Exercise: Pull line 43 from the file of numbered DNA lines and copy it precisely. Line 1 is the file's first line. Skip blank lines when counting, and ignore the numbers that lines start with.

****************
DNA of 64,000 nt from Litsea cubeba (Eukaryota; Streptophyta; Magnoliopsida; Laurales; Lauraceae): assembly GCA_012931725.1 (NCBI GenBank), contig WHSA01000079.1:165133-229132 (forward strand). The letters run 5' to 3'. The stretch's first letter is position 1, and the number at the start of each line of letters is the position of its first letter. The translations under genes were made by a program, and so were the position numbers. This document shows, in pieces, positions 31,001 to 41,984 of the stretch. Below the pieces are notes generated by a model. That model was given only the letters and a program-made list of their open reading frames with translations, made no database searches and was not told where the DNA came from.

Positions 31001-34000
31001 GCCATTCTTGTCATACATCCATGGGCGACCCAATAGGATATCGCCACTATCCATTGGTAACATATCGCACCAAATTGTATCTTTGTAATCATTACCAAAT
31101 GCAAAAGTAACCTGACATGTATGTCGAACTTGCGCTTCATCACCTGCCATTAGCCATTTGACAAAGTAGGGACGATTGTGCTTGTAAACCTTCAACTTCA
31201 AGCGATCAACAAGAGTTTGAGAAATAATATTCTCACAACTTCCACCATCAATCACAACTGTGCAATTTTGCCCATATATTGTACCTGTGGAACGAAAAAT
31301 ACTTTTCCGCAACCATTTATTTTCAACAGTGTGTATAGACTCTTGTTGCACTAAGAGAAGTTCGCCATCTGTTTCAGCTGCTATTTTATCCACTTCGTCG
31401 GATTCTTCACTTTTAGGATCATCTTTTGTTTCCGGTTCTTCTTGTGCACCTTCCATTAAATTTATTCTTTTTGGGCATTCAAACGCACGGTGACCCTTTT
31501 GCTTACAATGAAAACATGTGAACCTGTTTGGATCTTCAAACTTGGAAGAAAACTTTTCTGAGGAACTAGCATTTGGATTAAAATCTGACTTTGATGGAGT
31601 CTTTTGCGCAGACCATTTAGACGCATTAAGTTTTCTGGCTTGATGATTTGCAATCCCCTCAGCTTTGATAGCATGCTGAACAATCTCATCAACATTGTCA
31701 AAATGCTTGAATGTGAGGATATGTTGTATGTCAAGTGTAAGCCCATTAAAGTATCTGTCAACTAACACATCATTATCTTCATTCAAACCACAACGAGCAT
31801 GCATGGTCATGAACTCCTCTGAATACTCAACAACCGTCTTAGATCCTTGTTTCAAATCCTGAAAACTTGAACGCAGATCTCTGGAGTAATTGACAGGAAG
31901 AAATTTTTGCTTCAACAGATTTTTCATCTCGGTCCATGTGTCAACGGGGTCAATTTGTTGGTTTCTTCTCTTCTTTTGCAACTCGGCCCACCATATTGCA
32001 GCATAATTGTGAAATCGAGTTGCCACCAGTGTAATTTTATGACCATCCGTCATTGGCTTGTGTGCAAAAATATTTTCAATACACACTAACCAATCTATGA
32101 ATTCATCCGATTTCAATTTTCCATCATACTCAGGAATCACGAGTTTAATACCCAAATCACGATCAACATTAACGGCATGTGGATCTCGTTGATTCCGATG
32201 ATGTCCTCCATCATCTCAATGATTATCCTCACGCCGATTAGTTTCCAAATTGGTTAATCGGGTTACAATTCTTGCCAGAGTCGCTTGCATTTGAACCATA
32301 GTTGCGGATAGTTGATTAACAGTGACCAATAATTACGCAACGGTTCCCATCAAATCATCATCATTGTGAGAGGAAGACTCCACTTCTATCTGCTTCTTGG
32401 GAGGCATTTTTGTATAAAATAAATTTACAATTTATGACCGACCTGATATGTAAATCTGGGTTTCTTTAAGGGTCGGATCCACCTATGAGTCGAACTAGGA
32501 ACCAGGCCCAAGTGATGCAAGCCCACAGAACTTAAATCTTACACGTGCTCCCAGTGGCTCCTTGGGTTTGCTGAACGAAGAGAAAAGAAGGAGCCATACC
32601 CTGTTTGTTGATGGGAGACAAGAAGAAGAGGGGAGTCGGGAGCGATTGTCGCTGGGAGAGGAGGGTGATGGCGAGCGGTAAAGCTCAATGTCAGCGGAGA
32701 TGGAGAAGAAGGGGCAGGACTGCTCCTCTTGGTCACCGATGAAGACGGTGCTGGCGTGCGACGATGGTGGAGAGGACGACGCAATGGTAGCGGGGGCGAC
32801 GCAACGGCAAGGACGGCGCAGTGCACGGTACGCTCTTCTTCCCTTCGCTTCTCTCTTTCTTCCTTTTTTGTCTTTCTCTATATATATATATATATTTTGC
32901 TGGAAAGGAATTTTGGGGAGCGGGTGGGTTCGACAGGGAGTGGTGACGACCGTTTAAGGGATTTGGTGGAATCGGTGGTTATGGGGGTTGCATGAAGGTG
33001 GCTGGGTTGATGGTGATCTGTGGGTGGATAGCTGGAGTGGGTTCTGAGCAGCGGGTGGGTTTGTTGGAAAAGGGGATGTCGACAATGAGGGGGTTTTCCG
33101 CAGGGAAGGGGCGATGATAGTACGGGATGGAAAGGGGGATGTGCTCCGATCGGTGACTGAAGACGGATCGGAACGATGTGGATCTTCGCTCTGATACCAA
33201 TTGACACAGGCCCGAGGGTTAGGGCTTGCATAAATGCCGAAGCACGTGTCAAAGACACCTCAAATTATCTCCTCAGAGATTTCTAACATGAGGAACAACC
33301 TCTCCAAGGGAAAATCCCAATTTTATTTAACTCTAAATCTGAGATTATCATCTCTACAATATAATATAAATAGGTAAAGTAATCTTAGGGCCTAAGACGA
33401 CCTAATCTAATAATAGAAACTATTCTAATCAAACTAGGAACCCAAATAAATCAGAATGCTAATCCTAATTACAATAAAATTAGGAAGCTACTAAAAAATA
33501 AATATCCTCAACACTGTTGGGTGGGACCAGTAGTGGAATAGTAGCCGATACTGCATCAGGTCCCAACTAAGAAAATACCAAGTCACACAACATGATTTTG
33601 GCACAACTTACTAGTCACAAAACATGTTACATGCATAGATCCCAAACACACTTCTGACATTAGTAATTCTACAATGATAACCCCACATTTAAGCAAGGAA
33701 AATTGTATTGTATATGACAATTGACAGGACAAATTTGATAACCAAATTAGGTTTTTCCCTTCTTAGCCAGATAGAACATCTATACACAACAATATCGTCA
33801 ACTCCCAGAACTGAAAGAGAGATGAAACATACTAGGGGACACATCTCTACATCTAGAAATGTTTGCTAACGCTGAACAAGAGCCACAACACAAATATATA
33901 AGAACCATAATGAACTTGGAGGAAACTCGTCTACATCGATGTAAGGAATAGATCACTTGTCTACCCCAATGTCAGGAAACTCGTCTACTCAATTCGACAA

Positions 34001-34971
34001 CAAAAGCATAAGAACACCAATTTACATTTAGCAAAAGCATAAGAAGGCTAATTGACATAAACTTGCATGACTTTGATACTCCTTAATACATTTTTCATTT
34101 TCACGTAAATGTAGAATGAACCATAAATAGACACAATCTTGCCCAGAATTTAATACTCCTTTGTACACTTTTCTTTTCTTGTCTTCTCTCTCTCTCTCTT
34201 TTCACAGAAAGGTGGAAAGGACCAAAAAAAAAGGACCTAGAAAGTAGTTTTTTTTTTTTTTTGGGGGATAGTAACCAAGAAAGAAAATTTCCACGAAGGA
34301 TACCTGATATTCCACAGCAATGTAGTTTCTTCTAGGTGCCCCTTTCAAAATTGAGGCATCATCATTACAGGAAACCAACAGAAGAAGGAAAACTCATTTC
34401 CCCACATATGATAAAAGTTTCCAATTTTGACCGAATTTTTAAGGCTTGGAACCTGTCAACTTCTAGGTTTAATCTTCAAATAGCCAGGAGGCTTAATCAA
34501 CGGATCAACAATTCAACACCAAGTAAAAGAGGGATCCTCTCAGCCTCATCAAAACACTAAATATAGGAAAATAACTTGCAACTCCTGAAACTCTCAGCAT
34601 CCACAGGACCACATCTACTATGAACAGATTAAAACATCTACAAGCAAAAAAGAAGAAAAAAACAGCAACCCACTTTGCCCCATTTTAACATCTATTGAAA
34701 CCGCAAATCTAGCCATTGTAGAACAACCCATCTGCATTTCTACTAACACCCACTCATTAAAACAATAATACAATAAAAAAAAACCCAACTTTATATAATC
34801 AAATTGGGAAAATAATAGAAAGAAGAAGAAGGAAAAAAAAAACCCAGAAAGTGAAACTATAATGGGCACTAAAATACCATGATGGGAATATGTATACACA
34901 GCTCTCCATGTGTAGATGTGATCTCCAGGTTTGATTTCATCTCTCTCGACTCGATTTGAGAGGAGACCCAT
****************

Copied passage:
34901 GCTCTCCATGTGTAGATGTGATCTCCAGGTTTGATTTCATCTCTCTCGACTCGATTTGAGAGGAGACCCAT